Brag uses a system of betting that’s somewhat similar to modern fixed-limit poker. Players are dealt only three cards, however, and the other players do not get to see any of your cards. Hand rankings are the same as three card poker, which we will elaborate on down below, and the highest hand wins the pot.
One thing that stands out in brag is that you can actually lose a tie based on the betting order, which is something you do not see in any modern variations of poker.
In 1994, a professional poker player from England named Derek Webb introduced a single-player version of brag that he called “3-card Poker” to casinos in the United Kingdom. This game evolved into the modern version of three card poker that’s played in a high percentage of casinos found all over the world, both online and land-based.
The Rules and Gameplay of Three Card Poker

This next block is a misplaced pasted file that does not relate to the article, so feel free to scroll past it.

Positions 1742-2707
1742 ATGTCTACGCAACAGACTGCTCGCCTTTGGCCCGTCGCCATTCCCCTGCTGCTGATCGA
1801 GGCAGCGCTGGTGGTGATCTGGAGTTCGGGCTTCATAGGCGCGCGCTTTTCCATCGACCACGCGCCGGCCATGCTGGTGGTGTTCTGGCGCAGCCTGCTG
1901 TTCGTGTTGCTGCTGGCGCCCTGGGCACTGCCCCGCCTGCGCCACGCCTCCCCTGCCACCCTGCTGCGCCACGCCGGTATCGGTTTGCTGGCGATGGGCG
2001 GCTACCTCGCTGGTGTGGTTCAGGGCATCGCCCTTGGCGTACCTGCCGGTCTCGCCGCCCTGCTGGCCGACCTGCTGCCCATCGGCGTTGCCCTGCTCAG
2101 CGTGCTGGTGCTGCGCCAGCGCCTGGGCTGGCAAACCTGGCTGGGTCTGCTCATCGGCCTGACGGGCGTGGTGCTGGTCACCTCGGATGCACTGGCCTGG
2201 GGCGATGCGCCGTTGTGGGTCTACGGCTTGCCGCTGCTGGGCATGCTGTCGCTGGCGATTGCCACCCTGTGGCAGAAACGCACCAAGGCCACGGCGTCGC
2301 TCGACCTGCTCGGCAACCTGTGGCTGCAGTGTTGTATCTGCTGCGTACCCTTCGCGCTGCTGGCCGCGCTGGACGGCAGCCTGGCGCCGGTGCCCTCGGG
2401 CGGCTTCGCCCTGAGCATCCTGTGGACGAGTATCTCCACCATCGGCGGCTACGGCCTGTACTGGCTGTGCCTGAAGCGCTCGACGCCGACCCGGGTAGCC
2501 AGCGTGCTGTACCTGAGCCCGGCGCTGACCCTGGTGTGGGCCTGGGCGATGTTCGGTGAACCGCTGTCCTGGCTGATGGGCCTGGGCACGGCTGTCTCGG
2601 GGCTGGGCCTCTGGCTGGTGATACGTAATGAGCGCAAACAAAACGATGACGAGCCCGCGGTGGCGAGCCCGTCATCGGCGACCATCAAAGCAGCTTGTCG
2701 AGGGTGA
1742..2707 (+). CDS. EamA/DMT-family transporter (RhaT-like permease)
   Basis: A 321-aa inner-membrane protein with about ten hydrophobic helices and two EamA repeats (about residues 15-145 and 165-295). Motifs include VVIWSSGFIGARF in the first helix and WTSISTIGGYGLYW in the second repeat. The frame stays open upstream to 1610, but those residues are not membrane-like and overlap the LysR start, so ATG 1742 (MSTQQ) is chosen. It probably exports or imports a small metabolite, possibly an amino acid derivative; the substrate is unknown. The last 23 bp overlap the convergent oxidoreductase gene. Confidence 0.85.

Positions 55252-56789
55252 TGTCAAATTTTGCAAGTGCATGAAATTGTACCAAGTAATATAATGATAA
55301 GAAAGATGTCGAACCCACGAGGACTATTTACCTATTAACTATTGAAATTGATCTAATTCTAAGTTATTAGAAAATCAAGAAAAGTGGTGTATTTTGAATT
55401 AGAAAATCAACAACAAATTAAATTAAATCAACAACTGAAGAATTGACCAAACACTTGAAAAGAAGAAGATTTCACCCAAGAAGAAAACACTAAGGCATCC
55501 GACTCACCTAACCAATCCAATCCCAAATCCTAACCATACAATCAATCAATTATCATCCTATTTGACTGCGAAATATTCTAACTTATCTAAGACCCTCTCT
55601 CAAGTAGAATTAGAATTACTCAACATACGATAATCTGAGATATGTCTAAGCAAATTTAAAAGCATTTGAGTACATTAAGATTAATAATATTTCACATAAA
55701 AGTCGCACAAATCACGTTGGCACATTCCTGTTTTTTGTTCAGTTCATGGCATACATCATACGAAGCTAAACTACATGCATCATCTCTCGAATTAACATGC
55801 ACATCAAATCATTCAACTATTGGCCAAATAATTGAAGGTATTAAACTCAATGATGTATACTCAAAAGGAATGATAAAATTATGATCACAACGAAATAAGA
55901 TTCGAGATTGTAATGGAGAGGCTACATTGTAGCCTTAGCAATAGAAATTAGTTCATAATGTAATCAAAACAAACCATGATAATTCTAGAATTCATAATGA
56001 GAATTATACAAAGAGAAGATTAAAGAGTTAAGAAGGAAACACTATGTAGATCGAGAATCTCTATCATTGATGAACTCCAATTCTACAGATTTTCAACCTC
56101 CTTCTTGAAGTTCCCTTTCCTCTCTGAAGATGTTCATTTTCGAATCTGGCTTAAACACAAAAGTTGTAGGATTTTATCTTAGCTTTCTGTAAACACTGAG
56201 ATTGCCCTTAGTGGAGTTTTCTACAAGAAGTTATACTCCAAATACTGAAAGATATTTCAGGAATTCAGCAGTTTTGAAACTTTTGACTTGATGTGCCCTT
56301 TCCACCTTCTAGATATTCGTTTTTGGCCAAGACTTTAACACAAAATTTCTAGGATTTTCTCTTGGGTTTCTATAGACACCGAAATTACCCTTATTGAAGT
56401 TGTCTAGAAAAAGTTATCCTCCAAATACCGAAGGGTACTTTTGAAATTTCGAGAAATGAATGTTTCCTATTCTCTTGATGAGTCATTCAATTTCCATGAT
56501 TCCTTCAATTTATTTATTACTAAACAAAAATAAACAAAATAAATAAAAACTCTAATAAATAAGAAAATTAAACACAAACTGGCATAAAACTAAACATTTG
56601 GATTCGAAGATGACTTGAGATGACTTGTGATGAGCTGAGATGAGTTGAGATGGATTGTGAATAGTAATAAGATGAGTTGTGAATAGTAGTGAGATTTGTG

To understand this game, you have to understand the somewhat unique hand rankings first. From there, you’ll learn the gameplay procedure and how the different available wagers are paid out. Additionally, there are some small variations that can increase your payout rates or otherwise affect the strategies involved in the game.
Three Card Poker Hand Rankings
The biggest mistake that players make with three card poker the most often is that they don’t realize that the order of the hand rankings is a lot different. This is because the chances of being dealt different kinds of hands falls in a different order when compared to five cards hands.